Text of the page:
What are stock splits and how do they impact investors?
FOREX.com May 27, 2021 3:45 PM
Stock splits can create a flurry of activity in a listed company, both pre-split and post-split. Discover the mechanics of a stock split, the benefits for shareholders and how new investors react to the opportunity of buying shares at a lower price.
- What is a stock split?
- Why do companies split their shares?
- How a stock split works
- Are stock splits good for investors?
- Stock split vs reverse split
- Examples of a stock split
- How to know when a stock split will happen
- Trading stock splits
What is a stock split?
A stock split occurs when a company divides the existing shares of its stock into multiple new shares.
The number of shares outstanding will increase by a set multiple, but the total dollar value of the shares and the company’s market capitalisation stays the same as the pre-split value. The split doesn’t add any real value.
However, after the stock split takes effect, the share price and the market cap might change depending on the market’s reaction.
The most popular split ratios are 2-for-1 or 3-for-1 (2:1 or 3:1). The stockholder will own two or three shares after the split happens for every share held before the split.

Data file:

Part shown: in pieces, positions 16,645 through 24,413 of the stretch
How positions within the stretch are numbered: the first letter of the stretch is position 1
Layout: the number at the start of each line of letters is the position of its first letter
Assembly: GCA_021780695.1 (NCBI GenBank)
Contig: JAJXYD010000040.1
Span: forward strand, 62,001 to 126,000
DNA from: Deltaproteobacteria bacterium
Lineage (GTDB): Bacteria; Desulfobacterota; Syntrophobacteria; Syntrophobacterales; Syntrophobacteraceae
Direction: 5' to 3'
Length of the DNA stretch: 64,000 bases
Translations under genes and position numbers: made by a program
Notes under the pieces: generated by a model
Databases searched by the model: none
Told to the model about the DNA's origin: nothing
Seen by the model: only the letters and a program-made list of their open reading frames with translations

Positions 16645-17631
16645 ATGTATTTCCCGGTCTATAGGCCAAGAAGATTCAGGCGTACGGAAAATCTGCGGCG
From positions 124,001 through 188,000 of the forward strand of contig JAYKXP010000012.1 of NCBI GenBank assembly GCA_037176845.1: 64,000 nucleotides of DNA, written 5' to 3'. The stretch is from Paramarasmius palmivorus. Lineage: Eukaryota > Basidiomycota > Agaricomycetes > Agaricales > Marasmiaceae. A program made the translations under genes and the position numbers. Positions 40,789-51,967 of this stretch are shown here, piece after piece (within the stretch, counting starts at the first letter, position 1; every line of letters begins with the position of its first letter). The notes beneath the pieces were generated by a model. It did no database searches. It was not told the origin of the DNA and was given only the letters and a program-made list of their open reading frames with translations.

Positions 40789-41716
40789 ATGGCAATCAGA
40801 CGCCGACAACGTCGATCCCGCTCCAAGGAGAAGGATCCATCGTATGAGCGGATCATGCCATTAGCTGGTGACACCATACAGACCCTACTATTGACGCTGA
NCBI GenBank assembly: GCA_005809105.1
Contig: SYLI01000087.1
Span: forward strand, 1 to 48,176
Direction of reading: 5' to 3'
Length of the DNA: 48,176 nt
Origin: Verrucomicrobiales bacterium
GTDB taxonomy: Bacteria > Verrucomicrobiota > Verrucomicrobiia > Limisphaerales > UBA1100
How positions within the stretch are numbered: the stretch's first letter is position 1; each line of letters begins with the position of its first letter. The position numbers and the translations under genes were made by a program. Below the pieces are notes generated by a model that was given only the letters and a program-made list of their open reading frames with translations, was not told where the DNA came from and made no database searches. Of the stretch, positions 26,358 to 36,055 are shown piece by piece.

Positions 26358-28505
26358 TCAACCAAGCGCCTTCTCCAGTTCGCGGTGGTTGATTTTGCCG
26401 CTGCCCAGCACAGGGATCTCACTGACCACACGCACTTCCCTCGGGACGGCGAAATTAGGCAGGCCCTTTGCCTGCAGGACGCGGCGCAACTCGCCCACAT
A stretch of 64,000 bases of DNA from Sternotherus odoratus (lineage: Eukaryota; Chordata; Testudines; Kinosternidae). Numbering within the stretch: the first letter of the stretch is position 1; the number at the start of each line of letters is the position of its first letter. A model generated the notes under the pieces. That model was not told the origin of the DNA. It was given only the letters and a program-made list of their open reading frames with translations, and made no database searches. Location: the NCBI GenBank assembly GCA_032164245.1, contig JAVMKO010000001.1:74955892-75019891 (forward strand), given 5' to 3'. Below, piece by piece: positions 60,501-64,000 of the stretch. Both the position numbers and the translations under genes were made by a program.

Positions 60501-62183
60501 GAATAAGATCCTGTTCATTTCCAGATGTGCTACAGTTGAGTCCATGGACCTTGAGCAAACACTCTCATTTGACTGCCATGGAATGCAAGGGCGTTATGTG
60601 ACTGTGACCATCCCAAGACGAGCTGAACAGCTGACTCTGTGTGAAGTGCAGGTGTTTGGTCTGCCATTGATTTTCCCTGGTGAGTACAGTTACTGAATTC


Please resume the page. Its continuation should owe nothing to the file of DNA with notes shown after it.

Why do companies split their shares?
Companies split their shares to lower the cost of the stock, making each quoted share in the firm cheaper. In theory, this encourages more investors to hold individual shares in the firm.
A company might decide it’s time to act because the share price has become too high or that the price is out of sync with similar quoted firms in its sector. The stock split will also increase the stock’s liquidity, and more share trading might occur at a lower price.
The stock split is also good for the company if the market views the action as a positive move to encourage growth. A share price rise can occur when a stock splits because small investors may perceive the more affordable and buy the stock.
The stock split exercise also puts the firm in the spotlight, encouraging other new investors to look at the firm.
A psychological issue also comes into play. For instance, if the stock split is 3-for-1, would small investors prefer to own three shares at $500 each after the stock split or one share at the earlier price of $1,500?
Stock splits also signal that the company’s share price has increased significantly, encouraging the board to tame the rise. Investors might assume this growth trajectory will continue in the future even after the split.
Some companies have a history of stock splits. Apple has orchestrated five in its history as a firm quoted on the NASDAQ. The first on June 16, 1987, and the most recent on August 31, 2020.
How stock splits work
Stock splits work by automatically adjusting the price of shares in the market; a shareholder doesn’t have to do anything, although large shareholders could get asked to approve the measure.
It’s reasonable to assume that most investors would be more comfortable owning 100 shares of $10 stock instead of 10 shares of $100.
So, if a company’s share price has risen significantly, many quoted firms organise stock splits to reduce the share price to reach a more affordable trading range.